As is probably the case in any capital city on our planet, early morning is a tough time to be biking around, especially if you don’t know the area at all.  I was looking at my large map of the country, and trying to figure out how to get to Karlovac.  This was the city I was hoping to make it to to spend the night.  It appeared to be a potentially 30-40km bike ride for the whole day which isn’t too much, but a good warm up for my first day on the road.

As luck would have it, I would lick the pavement in the city of Zagreb within my first 30 minutes of starting off my first day’s bike ride.  That’s right, my first crash, and still my only crash(5 years later) but a minor crash none the less.  I was riding down a sidewalk, and there were all kinds of people in a small area getting ready to board a bus, and then the next thing I knew was I was heading over bike clips still attached.  Not a high speed situation, but embarrassing to the point where I jumped right back on the bike and sped away with a few tiny minor scrapes.  What happened was a real amateur mistake.  Mike bike bags that stick out about a foot on both sides, actually hit the building walls to my right and caused me to go the other direction and down I went.   Not a big deal, minor blood, and a few little scrapes.
So, once out of Zagreb, I was starting to get a true feeling for what it was like to be in a foreign land.  All alone, with a great mountain bike, great gear, and a camera or two to do some documenting.  I remember looking around all along, trying to figure out what the heck the deal was with the locals.  There were so many different things to look at.  It wasn’t too long until I was outside of the capital and felt like I was in farmland for good.  That’s right, small town farmers all around.  Old people who looked to be 80 years old, doing field work as though they were still in their twenties.  It was a sight to see.  And the greenery was great too.  It wasn’t all burnt out weeds everywhere like I was used to in much of California.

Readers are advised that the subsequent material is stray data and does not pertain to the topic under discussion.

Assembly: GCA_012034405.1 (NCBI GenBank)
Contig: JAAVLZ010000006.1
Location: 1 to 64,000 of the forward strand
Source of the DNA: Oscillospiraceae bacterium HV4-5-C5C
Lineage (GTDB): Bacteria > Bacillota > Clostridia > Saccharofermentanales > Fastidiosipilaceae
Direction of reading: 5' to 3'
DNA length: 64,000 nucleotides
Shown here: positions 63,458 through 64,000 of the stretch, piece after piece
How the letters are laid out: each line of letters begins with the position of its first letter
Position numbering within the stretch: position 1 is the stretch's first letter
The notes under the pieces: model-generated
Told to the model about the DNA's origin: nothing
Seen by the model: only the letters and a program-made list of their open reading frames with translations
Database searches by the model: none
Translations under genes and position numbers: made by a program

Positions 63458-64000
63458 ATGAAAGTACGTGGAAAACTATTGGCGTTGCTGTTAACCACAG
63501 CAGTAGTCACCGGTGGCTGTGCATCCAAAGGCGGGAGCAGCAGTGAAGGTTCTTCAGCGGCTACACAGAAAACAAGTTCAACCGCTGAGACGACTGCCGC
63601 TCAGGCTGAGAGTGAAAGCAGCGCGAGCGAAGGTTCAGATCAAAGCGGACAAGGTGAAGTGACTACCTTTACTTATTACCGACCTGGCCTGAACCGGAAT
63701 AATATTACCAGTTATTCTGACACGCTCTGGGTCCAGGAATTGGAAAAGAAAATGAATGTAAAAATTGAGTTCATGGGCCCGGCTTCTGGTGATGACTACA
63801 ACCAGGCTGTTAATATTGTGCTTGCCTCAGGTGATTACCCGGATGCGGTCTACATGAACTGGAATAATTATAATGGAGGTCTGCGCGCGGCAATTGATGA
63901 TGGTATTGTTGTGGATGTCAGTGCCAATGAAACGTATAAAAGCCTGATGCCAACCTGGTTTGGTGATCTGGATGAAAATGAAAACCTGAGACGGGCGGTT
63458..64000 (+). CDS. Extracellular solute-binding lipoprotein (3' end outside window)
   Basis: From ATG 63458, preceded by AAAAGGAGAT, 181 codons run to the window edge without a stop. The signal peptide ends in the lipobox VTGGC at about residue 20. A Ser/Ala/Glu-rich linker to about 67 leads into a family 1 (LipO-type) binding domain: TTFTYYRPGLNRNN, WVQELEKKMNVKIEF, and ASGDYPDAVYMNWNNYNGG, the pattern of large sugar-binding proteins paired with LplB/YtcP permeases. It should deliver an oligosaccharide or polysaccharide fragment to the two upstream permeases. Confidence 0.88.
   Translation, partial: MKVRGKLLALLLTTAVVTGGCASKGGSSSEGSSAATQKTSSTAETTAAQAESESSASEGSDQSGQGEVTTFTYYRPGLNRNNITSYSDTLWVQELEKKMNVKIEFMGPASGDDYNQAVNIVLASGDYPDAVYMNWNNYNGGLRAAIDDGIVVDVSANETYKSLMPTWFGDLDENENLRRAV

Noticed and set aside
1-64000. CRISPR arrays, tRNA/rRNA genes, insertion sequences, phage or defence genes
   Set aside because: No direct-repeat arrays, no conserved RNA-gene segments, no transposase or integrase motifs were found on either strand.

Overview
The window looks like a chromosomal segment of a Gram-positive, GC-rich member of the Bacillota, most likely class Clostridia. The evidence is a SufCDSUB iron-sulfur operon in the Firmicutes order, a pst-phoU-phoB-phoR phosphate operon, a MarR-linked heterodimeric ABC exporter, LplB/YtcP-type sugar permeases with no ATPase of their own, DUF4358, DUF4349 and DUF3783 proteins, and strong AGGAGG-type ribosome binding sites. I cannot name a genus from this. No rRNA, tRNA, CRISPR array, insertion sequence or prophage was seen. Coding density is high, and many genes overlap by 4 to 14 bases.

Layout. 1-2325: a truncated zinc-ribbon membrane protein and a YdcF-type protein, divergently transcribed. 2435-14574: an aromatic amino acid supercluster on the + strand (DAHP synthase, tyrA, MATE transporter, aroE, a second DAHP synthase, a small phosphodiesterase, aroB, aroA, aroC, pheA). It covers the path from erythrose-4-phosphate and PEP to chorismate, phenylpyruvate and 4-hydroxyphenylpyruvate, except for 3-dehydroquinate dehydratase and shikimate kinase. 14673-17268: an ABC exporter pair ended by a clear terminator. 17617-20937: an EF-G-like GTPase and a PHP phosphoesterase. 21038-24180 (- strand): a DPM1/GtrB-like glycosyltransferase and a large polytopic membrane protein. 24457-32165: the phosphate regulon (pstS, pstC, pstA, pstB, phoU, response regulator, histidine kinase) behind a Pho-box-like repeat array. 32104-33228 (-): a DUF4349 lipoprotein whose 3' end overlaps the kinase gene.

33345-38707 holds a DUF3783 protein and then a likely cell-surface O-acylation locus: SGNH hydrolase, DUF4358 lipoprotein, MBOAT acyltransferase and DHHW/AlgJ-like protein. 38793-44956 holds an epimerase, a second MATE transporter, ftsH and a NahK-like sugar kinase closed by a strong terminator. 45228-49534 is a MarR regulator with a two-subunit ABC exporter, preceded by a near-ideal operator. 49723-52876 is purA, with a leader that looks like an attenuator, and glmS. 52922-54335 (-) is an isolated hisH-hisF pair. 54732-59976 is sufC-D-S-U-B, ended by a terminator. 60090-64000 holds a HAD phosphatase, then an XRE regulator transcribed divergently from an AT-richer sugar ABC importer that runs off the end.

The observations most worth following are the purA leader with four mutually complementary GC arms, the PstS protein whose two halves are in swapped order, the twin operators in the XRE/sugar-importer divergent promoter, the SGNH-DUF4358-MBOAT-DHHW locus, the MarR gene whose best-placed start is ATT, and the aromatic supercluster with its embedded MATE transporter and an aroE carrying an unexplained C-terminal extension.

As you might imagine, there always comes a time where you want to make a quick pit stop.  For me, it wasn’t always about needing something to eat, or a question to ask.  It was more about wanting to go into some small shop and order a drink or a coffee, and just to talk with whoever was there, and to try and learn what the deal was wherever I was at.  That was always fun to me in Croatia, and has continued to be so much fun everywhere else.  But, as this was still my first day, I was always locking up my bike, making sure to keep my passport inches away from me at all times, and always watching out for every suspicious person.